Coming to our immediate context, Paul makes clear that Abraham was not justified by works (Romans 4:1-2). The thrust of Paul’s argument in Romans 4 is that Abraham was justified by faith before he was circumcised, making him the father of all – Jew or Greek – who believe in Christ (Romans 4:9-12). Paul then speaks with undeniable clarity in our verses regarding this truth.

Studying Our Text

Paul’s chief statement regarding justification by faith is in Romans 4:3 where he quotes from Genesis 15:6, “Abraham believed God, and it was credited to him as righteousness.” This quote comes from Abraham’s story where the LORD promised him that his seed would number as the stars. In the Hebrew Old Testament of Genesis 15:6, the word “believed” is a form of the Hebrew word “Amen,” which indicates ideas such as “certainly, truly, solemn ratification, hearty approval.”  In its verb form, the word means “to stand firm in, to trust in, to be certain in, to believe in,” and always has an object, which in this case is the Lord.  The Lord must provide the salvation and blessing he has promised, and this is what Abraham believes or says “Amen” to. Abraham could not have been justified by works anymore than he could have counted all the stars that the Lord showed to him.  Continue reading…

The post A Concise Resource on Justification by Faith Alone from Romans 4:3-5 appeared first on The Aquila Report.

What is Heresy? Is Arminianism Heresy, Part I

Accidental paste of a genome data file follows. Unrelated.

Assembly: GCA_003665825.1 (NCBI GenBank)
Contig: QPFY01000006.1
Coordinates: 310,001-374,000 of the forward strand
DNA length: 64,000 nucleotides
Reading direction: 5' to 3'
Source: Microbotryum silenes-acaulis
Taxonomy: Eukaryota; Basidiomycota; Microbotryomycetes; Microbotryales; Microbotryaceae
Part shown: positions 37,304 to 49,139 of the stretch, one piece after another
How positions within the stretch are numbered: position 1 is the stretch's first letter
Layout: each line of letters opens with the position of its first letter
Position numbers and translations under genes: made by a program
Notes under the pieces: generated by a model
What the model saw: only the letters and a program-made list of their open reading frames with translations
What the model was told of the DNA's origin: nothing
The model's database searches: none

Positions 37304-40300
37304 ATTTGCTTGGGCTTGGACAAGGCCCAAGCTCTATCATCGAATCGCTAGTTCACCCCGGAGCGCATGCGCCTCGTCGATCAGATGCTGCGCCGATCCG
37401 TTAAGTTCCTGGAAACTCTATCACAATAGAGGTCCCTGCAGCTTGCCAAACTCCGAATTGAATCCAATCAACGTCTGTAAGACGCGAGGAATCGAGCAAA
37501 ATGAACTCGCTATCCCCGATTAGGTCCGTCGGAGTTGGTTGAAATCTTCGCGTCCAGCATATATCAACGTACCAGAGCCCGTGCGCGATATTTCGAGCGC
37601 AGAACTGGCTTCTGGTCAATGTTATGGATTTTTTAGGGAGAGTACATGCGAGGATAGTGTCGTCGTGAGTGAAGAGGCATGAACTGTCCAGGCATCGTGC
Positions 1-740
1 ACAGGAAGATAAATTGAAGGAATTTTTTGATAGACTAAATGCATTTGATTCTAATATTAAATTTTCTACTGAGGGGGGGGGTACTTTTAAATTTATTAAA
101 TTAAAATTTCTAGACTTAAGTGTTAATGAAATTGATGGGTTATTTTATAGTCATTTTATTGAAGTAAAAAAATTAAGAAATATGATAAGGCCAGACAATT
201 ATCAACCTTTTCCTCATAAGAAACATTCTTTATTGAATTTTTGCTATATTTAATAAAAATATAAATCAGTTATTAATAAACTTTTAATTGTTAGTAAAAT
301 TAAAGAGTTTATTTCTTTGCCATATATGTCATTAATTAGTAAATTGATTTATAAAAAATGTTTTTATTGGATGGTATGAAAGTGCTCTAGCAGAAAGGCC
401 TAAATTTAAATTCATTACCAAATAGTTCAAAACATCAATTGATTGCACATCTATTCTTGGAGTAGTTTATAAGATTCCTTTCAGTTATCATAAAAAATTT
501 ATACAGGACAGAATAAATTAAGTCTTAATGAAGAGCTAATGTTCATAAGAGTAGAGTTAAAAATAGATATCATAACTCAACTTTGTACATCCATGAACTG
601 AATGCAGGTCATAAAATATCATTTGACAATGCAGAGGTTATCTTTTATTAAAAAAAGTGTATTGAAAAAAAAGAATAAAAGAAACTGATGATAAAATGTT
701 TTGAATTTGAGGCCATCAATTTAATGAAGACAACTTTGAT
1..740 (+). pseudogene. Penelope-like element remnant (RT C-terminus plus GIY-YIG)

Pulpit & Pen examines what the meaning of heresy is. Included in this piece is a list of specified, defined heresies. Some of the examples given are: Antinomianism, Arianism, Modalism, Montanism, Pelagianism, Sabellianism, and the Galatian Heresy (works righteousness). All are prominent heresies.  Because the visible Church is infested with heresy, believers must do as the Bereans did (Acts 17:11). We must read and study the scriptures to find out if someone’s teaching is true or if it is false.

P&P tells us what heresy is and what it is not — and what they consider damnable heresy:

  1. Random Internet Denizen: John MacArthur is a heretic! Us: Why? Random Internet Denizen: Because he said you could accept the Mark of the Beast and still be saved! Us: What heresy is that? Random Internet Denizen: What do you mean? Us: Heresies have names. What is the name of that heresy? Random Internet Denizen: I don’t know. Us: So John MacArthur is a heretic, but you don’t know what kind of heretic? Random Internet Denizen: [silence]

That’s pretty much how the majority of heresy discussions go. The term is often – but not always – misapplied in various ways. Unfortunately, the term has been misapplied so frequently that some have thrown out the term altogether, and choose not to use it at all. But, heresy is a fine word. There’s no reason to throw it out. Heretic is a fine title to give someone, and there’s no reason we should stop. We just need to make sure that we’re using it correctly.

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Source: What is Heresy? Is Arminianism Heresy, Part I